On my 38th birthday last November, I drove down to BF Homes to get the tattoo I had always wanted. Etched forever on the skin of my ribs in delicate Sanskrit is the mantra, “Aham Prema.” Loosely translated as “I am Divine Love,” it meant to me a full acceptance of my being. A celebration of filling my soul with nothing but love. It took me years to finally get inked, despite working on this mantra regularly during my meditations. I felt that I needed to be slimmer, to have a flatter tummy, to be able to sport a tattoo on my torso. How ridiculous.
Sometime late last year, just before my birthday, without being in any particular physical state of supposed “perfection,” I realized that it was completely beside the point. If I really was the embodiment of love, that had to start with myself. I needed to love myself unconditionally. In all my physical and emotional states. Particularly even more so when I was vulnerable and seemingly “imperfect.”
And so here I am. Jeans a little too tight but still very proud to say I love myself no matter what.
That being said, I’m still a victim every day. I still question, doubt, and compare. As I scroll through an endless feed of slim, perfect, healthy, happy, shiny women on Instagram, it still niggles at me constantly. The fear of getting older, the much-slower metabolism, the wrinkles and age spots, the fear of irrelevance with time—add that to juggling a career, multiple roles as a partner, daughter, friend, and mother; the constant need to do it all with panache; a pressure that women tend to have to live with; a pressure that comes not just from the outside but, very often, from within.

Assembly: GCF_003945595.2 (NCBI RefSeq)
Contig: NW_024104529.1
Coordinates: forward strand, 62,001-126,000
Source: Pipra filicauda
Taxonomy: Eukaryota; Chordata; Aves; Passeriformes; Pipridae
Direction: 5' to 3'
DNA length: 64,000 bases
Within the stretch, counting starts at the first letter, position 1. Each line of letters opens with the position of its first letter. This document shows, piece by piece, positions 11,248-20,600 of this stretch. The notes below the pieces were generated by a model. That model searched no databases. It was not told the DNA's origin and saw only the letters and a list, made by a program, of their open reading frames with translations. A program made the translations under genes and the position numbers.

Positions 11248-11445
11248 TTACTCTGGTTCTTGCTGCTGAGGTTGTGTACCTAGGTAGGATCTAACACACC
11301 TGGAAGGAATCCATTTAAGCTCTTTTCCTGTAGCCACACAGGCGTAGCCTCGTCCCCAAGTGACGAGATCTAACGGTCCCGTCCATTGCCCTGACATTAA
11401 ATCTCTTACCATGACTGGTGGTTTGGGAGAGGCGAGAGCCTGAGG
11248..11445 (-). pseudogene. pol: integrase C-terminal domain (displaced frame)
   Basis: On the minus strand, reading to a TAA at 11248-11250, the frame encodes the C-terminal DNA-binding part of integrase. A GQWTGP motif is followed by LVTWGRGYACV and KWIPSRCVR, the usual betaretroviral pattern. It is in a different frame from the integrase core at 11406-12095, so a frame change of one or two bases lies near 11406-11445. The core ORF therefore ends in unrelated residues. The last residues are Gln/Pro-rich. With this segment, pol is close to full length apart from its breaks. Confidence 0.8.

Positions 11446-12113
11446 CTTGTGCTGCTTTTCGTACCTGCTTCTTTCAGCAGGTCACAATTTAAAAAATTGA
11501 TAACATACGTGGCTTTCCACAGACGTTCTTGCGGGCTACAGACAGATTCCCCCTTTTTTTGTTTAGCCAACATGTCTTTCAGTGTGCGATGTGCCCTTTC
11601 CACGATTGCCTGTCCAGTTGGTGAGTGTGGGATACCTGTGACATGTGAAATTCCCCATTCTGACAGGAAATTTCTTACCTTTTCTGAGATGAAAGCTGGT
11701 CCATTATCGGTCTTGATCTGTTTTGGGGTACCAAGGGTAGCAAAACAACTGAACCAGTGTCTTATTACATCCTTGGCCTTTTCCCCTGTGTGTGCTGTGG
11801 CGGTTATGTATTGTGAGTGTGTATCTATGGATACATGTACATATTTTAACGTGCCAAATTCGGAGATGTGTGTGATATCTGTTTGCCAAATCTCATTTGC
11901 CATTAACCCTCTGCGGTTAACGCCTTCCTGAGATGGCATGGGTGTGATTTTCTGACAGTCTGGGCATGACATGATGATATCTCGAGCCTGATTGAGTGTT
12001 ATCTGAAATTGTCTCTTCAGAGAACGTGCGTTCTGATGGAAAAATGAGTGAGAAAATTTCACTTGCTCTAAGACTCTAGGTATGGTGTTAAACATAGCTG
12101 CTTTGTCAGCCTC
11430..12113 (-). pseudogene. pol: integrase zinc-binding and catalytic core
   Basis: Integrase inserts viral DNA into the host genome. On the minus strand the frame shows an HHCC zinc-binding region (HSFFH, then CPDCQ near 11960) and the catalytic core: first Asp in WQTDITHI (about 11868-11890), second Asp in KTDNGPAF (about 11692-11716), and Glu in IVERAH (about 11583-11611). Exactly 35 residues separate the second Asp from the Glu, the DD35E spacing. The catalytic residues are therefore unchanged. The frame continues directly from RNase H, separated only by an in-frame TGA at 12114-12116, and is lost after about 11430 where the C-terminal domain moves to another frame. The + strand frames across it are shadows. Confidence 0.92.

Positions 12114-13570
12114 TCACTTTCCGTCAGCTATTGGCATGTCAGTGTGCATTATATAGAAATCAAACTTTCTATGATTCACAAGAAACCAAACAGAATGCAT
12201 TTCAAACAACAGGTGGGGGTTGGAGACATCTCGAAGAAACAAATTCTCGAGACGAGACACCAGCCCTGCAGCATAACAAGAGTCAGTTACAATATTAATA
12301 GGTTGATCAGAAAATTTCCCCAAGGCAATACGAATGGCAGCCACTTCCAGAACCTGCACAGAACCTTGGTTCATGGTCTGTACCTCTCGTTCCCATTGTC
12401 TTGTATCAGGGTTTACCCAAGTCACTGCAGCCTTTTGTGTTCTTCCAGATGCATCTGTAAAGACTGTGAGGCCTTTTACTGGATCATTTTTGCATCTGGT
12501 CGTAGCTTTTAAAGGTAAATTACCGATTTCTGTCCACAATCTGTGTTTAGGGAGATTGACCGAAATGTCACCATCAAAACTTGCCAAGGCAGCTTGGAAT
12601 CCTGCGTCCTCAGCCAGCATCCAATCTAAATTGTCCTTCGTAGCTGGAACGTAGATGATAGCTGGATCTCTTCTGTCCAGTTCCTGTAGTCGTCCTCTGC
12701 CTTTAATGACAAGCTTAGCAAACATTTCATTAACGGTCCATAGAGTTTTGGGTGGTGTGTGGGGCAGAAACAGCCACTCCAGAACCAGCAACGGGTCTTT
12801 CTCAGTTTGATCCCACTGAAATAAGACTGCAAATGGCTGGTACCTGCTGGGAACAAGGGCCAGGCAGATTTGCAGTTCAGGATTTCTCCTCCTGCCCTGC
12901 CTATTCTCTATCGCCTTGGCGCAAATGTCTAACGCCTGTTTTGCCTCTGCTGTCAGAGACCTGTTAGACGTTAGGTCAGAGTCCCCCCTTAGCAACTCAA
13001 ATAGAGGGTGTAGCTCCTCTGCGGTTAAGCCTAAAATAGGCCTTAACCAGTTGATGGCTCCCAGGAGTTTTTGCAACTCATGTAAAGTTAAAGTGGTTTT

I often toggle between “I can do this and fight the battle, defy age and gravity and genetics! I can do it all!” and full acceptance and surrender of “It’s okay not to have it all figured out and that we all get old.” Shouldn’t we just do it gracefully and gently? There’s no right or wrong. There’s only what works for you. And yet, with our constant exposure to images of what perfection looks like—how do we know what is the ideal that we place on ourselves versus what society does? How much of it is what we really want ourselves to be versus what we feel we ought to be?
Self-love allows you to express yourself without having to meet the expectations of others.
Personally, it helps me to be quiet. To have pursuits not defined by image or constant documentation. To have serious alone time to do things that make me feel good regardless of the outcome. Dancing alone. Reading voraciously. Singing, even if I can’t really carry a tune (that’s a fact, not an opinion). Meditating and forcibly sending good energy out to the world (because it’s not always what you want to do that always makes you feel good after).
I also try to find moments with people I love that are sooooo good, you get so lost in them, that you forget to capture them on camera. They only live in your mind and in your heart. I purposefully put away my phone and try to just be.
For International Women’s Month, I asked a few women for their thoughts on loving themselves and what they do to remain true to their souls and stay the course.
Mikaela Lagdameo, 37
Mom of three, digital creator, and entrepreneur